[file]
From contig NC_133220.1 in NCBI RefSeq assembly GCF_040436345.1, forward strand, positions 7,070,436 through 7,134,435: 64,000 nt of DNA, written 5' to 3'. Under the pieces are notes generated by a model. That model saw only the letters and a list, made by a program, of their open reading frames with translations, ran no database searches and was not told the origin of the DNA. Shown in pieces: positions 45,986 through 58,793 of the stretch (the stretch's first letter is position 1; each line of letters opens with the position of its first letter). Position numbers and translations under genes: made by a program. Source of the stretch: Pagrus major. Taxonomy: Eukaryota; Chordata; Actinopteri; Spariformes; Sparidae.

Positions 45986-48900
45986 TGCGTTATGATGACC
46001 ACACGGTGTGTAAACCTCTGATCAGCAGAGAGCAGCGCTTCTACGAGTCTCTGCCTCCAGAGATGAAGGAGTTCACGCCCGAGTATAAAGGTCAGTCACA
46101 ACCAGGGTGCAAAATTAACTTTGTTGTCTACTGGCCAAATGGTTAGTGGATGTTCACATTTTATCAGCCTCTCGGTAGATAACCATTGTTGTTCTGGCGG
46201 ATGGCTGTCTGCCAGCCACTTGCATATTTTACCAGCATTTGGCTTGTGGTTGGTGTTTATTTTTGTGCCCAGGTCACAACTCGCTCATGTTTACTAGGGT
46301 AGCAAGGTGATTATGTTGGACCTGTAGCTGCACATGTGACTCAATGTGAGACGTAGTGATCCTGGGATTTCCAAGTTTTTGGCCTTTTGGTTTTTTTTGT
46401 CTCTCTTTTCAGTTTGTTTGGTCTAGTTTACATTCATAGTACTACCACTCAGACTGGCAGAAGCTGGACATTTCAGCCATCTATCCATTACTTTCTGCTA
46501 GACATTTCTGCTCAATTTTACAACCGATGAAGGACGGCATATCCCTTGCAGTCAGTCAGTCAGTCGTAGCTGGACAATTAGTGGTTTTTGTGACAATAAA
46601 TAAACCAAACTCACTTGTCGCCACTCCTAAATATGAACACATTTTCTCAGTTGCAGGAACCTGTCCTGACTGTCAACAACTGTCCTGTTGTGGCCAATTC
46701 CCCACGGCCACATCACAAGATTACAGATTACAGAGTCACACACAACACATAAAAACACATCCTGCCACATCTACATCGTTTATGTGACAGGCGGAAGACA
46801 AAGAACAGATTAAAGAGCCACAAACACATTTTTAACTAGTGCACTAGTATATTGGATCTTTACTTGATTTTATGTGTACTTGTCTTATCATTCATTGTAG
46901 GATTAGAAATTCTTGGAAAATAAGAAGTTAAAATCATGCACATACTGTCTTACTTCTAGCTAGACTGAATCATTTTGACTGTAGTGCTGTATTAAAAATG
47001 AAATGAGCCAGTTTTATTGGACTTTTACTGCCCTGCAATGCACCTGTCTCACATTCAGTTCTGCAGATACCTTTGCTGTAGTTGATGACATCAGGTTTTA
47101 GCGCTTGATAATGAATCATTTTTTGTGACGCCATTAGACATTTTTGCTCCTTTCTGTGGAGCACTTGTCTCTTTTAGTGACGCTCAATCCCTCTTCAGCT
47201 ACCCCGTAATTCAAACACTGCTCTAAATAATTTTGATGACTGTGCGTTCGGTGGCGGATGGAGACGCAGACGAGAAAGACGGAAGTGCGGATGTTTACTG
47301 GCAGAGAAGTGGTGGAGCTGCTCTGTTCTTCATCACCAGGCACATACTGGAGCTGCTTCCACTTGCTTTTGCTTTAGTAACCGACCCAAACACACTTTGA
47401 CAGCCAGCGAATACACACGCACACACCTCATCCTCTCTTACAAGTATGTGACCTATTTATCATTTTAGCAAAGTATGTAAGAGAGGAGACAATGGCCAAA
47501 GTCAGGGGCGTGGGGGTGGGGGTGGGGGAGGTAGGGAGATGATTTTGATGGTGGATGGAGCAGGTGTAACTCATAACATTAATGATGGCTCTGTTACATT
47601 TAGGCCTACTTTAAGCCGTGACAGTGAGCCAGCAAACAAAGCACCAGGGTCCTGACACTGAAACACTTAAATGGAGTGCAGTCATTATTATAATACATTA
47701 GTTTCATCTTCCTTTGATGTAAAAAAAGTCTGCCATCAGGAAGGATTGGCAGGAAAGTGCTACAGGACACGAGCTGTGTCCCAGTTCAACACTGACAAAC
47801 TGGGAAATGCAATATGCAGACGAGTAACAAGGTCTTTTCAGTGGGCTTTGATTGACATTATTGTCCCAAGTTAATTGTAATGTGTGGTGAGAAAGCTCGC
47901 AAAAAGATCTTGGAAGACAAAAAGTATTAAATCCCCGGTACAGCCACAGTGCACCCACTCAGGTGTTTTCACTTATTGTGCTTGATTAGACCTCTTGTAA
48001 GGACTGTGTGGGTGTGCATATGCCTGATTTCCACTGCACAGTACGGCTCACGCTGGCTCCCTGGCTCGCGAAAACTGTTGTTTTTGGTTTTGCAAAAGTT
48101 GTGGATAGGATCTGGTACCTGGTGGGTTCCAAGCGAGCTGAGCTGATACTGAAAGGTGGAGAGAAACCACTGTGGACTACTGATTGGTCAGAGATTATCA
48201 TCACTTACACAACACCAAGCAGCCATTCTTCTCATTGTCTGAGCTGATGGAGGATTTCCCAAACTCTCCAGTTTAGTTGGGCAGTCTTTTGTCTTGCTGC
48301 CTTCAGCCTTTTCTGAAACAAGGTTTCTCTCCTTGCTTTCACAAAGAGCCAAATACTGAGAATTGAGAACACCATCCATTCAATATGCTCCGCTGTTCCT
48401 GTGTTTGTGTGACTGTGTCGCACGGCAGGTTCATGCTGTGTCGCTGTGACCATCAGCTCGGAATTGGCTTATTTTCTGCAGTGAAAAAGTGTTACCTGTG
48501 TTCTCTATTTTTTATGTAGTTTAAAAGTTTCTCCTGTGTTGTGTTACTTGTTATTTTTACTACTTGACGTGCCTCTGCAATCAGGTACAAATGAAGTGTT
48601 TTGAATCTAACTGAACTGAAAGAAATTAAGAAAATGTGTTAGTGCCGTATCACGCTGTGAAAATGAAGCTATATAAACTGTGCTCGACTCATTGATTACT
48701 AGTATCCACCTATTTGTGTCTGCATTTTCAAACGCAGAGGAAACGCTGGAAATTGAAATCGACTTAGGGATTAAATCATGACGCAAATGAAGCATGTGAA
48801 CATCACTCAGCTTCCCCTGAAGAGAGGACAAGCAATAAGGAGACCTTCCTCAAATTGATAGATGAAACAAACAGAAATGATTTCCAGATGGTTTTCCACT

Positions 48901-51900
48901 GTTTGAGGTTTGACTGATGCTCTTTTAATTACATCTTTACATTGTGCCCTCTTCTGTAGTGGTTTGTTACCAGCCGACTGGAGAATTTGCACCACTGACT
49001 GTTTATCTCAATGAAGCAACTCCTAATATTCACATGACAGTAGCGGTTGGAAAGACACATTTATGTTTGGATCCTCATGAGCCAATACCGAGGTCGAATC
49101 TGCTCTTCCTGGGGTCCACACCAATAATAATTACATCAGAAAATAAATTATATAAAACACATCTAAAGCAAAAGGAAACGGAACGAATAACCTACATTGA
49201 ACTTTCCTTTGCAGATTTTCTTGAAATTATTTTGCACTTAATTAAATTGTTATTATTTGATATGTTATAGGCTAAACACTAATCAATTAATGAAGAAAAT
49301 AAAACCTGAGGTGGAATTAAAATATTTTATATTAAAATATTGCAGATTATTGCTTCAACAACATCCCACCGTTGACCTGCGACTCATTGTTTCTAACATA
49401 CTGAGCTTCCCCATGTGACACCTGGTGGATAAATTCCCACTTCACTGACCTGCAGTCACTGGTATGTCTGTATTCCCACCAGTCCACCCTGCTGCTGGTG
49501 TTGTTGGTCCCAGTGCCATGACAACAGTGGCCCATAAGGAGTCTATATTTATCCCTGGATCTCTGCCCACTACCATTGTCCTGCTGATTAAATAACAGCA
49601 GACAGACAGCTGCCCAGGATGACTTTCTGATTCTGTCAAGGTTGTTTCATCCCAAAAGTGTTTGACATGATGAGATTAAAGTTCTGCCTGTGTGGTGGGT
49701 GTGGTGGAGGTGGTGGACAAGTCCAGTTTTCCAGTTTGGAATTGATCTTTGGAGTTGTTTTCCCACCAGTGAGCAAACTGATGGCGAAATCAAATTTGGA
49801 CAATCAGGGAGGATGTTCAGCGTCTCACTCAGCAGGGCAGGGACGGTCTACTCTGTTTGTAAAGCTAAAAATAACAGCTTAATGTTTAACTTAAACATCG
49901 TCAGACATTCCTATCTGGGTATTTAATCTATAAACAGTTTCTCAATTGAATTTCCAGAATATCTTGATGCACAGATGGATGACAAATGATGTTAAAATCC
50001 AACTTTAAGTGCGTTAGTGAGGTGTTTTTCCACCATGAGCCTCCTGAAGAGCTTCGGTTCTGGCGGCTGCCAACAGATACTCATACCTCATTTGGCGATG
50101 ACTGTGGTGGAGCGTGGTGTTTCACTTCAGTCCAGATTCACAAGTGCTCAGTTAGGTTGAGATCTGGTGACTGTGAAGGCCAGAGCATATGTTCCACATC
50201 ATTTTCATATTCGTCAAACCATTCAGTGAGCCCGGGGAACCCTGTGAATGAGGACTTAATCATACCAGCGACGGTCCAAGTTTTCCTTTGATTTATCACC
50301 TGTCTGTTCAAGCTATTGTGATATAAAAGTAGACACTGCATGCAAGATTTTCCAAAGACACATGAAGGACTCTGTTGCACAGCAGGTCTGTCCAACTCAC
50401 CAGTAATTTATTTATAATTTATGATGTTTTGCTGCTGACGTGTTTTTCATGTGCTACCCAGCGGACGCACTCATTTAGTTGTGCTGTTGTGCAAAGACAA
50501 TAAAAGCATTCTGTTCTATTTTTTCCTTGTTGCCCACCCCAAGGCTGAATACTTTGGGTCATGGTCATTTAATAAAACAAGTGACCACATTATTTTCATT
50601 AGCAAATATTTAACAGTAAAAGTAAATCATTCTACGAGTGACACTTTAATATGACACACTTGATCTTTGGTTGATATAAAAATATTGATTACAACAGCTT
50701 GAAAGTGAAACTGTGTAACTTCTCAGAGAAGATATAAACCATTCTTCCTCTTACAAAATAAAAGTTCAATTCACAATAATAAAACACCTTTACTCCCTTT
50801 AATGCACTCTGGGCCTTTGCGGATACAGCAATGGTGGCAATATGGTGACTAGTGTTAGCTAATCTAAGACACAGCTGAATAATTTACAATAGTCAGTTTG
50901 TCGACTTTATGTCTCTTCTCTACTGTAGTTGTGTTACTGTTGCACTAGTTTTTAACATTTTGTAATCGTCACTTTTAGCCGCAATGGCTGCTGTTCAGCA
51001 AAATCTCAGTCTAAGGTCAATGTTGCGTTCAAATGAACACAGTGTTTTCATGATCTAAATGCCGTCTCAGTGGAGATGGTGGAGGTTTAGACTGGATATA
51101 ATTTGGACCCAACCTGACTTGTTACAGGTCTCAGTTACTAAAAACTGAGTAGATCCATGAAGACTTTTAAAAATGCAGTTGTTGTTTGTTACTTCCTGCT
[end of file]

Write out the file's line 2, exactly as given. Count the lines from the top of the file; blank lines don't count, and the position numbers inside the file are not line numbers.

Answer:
Positions 45986-48900